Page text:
I clearly remember the moment I realized something was different about my child. We were in the car headed to Target and my twin four-year olds were talking about growing up. Murphy was talking about being a daddy, growing hair on his face, and working for the same company as my husband. Conner was telling me that he wanted to be a mommy and carry a baby in his tummy. When I told him that boys didn’t carry babies in their tummies, he began to cry and tell me that he wasn’t a boy. When I gently reminded him (again) that his boy body parts made him a boy, he began to cry and said over and over that he wanted them to go away. Up until that point, I thought maybe Conner was going to grow up and be gay. But then he told me that he didn’t want his penis.
I don’t know about you, but I don’t know any gay man that doesn’t love his penis.
Thus began an evening of google searching terms like “my son wants to wear dresses” or “my son tells me he’s a girl” and reading scary terms such as transgender, transexual, gender non-conforming. I read the stories online and cried my eyes out that evening as I recognized so many of the stories in my own child. Conner had always gravitated towards all things pretty and sparkly. He ran around the house in my high heels, purse across his body, towels on his head like hair. He identified with Dora instead of Diego, he always played the mommy in his preschool pretend time, and when he discovered that girls had different body parts than boys he immediately began asking when he would wake up to be a girl.
At the time, I was a nurse and a huge LGBT supporter though I had NO idea what the “T” stood for. I didn’t even know that someone could identify as something other than their biological sex. I spent weeks calling specialists from one coast to the other. I found a therapist who specialized in children with gender issues and our family drove 6 hours to meet with her. Conner was diagnosed with Gender Identity Disorder (now called Gender Dysphoria) just before the age of 5. I will share lots of stories of our lives since that time as I was starved for as much information as I could find when everything was new, unfamiliar, and terrifying.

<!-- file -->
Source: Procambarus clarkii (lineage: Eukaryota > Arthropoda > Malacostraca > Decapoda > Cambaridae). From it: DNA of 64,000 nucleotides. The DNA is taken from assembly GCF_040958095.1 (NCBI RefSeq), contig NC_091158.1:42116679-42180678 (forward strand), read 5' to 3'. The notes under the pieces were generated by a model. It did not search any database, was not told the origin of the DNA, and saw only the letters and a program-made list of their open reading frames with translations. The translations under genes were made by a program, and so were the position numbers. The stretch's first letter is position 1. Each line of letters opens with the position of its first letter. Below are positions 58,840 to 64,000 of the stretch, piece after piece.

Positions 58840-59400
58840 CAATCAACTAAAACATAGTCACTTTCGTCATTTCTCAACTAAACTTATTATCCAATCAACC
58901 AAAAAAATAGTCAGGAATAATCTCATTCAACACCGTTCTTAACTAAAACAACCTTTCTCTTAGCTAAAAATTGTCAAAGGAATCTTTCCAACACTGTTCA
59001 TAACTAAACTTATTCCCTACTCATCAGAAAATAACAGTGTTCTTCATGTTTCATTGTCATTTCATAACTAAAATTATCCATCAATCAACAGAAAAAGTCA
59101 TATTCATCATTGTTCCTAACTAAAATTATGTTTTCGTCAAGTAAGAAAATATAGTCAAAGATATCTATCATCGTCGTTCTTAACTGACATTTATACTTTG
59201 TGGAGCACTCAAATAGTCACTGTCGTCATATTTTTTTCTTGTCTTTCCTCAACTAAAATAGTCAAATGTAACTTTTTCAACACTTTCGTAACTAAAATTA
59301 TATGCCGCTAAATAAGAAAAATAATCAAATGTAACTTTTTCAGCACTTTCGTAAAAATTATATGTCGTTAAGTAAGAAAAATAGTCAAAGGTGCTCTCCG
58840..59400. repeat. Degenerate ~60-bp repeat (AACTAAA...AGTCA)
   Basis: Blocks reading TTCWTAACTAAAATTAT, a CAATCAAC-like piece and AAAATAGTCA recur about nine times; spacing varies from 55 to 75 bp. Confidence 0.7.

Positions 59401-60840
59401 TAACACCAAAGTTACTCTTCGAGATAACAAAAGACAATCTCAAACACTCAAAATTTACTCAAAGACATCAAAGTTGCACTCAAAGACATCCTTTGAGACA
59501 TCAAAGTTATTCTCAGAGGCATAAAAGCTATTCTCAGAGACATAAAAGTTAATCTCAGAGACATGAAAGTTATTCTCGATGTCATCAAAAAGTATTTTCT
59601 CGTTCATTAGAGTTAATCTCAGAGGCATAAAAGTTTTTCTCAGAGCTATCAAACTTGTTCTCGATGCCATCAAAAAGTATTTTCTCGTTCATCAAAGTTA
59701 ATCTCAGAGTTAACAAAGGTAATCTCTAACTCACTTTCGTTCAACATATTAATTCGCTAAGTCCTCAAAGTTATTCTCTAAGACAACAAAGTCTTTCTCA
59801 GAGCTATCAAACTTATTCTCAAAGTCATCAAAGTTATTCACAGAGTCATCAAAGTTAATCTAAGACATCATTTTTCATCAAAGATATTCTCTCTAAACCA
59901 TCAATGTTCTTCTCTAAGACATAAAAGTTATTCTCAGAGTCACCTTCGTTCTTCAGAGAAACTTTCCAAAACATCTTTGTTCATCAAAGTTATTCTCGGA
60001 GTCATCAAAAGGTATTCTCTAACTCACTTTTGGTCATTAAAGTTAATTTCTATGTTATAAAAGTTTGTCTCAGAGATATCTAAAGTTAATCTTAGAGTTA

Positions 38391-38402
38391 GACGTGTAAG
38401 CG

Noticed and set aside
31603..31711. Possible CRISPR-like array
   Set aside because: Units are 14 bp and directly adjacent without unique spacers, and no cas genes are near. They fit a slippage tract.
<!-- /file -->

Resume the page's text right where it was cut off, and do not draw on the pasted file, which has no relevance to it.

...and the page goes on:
I created this blog for you and for me.
If you are the parent of a child like mine, I hope this blog helps you realize you aren’t alone. That first night, crying into the computer screen, I immediately thought of every terrifying story I’d ever heard about gay kids getting bullied and even killed. I felt frightened and alone. I want you to know that we’ve had amazing love and support. You have likely heard some bad stories, but I have really wonderful stories to share with you. Most of our stories are wonderful.
I also wrote this blog for me. This journey hasn’t been easy though it is immensely rewarding. It helps me process some of my emotions when I write them down. It’s important for my sense of community to be open about the choices we make in our family. I hope it helps build acceptance for gender nonconforming individuals and their families as more and more of us become transparent about the way we allow our children to be who they are.
Feel free to reach out to me personally at firstname.lastname@example.org